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RE: DataCache API - editor's draft available

Adrian Bateman
On  Thursday, July 16, 2009 4:46 PM, Nikunj R. Mehta wrote:

> On Jul 16, 2009, at 3:31 PM, Adrian Bateman wrote:
> > I agree with Jonas and I'd like to understand the expected use cases
> > better too. I think I get the point that making the network access
> > seamless regardless of whether there is network connectivity or not
> > simplifies the network request code but seems to me to require more
> > complex interception code.
>
> There is a tradeoff when adding the complexity of unreliable networks
> - either more complex client application code, or more complex client
> interception code.
>
> In our experience, we have found the latter to be actually more
> manageable for cases where the interception and off-line serving is
> done in a relatively application-independent manner.
>
> > This isn't a pattern that I can readily map to customer requests
> > we've received nor is it a familiar pattern to me personally.
>
> DataCache's interception pattern has existed for a while. A good
> survey of mobile data management and transaction support has covered
> this pattern [1]. The discussion there is not limited to Web browsers,
> though.

I scanned through the paper you cite but it isn't clear to me which part of that is equivalent to your proposal. Is it possible to point out which section I should read more closely?

The pattern that isn't familiar to me is one where it appears that application logic is provided by interception. Given the generic nature of the Mobile Transactions paper you focus on application independence, are you proposing that the DataCache is part of a solution with no application specific code? In other words is there some "platform" component, whether  that be a JavaScript library or otherwise server-provided infrastructure, that operates generally at the interception point. Alternatively, is it application specific code that will be hand written for my use case every time?

When Jonas asks the question about how do you expect people to use this, what comes to mind for me is a question about a scenario. "I'm a web developer and I've built an application that makes XHR calls to exchange data with my server. I'd like to provide access to this application in situations where I am occasionally disconnected because of intermittent network connectivity. Do I now sit down and try to figure out what network requests I need to intercept and write JavaScript code for handling all of those requests? Or is there a library I can just plug in that, with some configuration, does that for me? Or is this something my server infrastructure should already support and if it does I just turn it on but otherwise I'm out of luck?"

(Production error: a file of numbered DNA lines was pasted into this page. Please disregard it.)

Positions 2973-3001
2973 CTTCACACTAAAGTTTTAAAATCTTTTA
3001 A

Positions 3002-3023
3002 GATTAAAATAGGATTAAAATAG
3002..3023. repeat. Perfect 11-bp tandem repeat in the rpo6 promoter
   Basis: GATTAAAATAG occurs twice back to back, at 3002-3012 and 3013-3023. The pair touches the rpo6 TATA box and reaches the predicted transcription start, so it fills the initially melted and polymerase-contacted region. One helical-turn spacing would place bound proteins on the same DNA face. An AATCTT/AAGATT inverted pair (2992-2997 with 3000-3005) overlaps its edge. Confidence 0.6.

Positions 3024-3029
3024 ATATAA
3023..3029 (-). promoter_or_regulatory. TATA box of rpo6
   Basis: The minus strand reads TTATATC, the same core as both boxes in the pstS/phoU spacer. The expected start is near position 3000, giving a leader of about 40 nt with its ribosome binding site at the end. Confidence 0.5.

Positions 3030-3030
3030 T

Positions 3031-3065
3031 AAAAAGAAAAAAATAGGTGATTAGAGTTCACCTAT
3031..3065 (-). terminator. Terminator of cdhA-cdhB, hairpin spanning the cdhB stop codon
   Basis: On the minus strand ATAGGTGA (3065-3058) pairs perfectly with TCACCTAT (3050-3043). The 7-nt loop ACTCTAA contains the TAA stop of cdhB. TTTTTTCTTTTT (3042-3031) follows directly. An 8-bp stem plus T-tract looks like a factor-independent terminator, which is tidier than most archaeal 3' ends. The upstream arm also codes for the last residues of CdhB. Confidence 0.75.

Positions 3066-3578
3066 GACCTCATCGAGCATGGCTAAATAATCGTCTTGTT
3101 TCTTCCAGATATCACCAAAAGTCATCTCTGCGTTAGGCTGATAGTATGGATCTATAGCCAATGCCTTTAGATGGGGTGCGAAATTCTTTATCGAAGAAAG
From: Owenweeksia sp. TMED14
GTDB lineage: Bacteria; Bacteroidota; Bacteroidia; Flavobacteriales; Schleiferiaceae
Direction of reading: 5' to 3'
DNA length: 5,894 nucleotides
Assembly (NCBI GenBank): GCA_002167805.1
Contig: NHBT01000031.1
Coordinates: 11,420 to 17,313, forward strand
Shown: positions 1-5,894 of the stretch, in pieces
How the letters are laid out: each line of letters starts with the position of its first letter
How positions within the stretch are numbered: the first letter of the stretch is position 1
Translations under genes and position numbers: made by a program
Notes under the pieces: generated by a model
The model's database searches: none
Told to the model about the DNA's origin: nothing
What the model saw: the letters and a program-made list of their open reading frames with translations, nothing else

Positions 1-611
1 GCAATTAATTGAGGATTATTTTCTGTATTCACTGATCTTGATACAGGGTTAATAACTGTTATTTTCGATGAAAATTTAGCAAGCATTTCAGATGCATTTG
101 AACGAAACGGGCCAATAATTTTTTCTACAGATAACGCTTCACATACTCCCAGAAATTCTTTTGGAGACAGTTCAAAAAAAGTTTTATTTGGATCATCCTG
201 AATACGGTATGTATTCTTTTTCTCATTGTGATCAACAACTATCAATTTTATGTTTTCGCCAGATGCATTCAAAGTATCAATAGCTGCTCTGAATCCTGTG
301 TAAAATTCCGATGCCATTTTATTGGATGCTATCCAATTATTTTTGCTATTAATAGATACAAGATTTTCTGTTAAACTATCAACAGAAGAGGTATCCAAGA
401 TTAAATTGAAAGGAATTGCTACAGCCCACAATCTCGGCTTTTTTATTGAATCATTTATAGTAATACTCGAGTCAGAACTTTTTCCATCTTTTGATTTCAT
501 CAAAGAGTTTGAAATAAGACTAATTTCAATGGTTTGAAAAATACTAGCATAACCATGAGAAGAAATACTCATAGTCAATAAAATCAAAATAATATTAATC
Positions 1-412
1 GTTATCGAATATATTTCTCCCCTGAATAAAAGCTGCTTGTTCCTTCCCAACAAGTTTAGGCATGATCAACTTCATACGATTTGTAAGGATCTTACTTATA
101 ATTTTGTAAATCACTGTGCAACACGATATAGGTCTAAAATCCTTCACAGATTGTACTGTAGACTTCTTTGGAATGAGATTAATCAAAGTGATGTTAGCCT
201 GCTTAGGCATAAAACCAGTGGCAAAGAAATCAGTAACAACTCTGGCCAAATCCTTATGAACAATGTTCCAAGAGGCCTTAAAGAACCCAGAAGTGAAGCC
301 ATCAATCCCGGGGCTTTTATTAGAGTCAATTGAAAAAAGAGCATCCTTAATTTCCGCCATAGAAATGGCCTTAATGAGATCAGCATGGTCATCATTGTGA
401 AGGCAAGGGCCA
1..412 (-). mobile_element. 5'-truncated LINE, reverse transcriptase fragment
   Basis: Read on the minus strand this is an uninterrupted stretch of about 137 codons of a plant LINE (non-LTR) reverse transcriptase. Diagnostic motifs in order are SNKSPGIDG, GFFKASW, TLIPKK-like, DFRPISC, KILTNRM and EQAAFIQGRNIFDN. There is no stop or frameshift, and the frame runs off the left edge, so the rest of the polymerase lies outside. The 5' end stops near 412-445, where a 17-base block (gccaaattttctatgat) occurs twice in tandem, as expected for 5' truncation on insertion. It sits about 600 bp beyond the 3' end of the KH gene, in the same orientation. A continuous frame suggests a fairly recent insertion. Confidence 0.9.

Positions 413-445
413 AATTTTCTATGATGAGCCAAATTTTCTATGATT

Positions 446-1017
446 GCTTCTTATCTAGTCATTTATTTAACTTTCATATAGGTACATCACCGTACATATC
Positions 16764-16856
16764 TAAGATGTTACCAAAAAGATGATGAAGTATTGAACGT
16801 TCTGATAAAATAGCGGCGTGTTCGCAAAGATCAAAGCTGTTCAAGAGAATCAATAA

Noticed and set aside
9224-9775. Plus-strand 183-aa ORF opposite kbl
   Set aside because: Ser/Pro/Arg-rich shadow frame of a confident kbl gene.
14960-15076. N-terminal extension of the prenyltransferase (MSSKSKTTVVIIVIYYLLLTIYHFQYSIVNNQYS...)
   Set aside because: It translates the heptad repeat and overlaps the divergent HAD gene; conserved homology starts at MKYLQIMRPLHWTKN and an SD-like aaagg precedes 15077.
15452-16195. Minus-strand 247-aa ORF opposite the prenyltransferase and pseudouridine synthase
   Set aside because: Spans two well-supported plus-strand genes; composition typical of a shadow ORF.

Does the situation change if I am building an application from scratch that wants to deal with network disconnections?

> > On the other hand, it appears to me that it proposes an entirely new
> > programming model - did you consider an incremental approach that
> > modifies window.applicationCache? Did you have particular reasons
> > for rejecting that?
> >
>
> Yes. I certainly considered window.applicationCache. I have previously
> proposed including additional things in HTML5, but the feedback was
> that the application cache could not be broken down in to any further
> primitives due to bootstrapping requirements [3].
>
> I certainly feel that applicationCache can be composed with the
> primitives of DataCache + versioning. On the other hand, the converse
> is not possible due to ApplicationCache's:
>
> a. strictly static manifest serving,
> b. lack of support for version-free resources, and
> c. missing authorization checks.

> [1] http://portal.acm.org/citation.cfm?id=992378
> [2] http://o-micron.blogspot.com/2009/04/how-is-bitsy-different-from-
> html-dojo.html
> [3] http://lists.w3.org/Archives/Public/public-html/2008Nov/0224.html

I understand that your DataCache proposal provides different functionality to AppCache. I wasn't suggesting that they were equivalent. However, the AppCache as specified is getting implemented today (it is in Safari and Firefox with other implementations on the way). The problem I have is that I can't go implement AppCache and then add on some new methods and alternative interception-path to get DataCache-like features - I have to write a completely independent mechanism. If I propose that we build AppCache and then DataCache, someone will say, "Hang on, didn't we just build this - why do we need two?"

While it might not be the perfect solution (we know the web far from ideal and is a lot of compromise), this type of proposal would be a lot more compelling to me if I could say "This is what we have to add, this is how, and here are the use cases that make it valuable" with a roadmap for extending what people are already building instead of something brand new.

Cheers,

Adrian.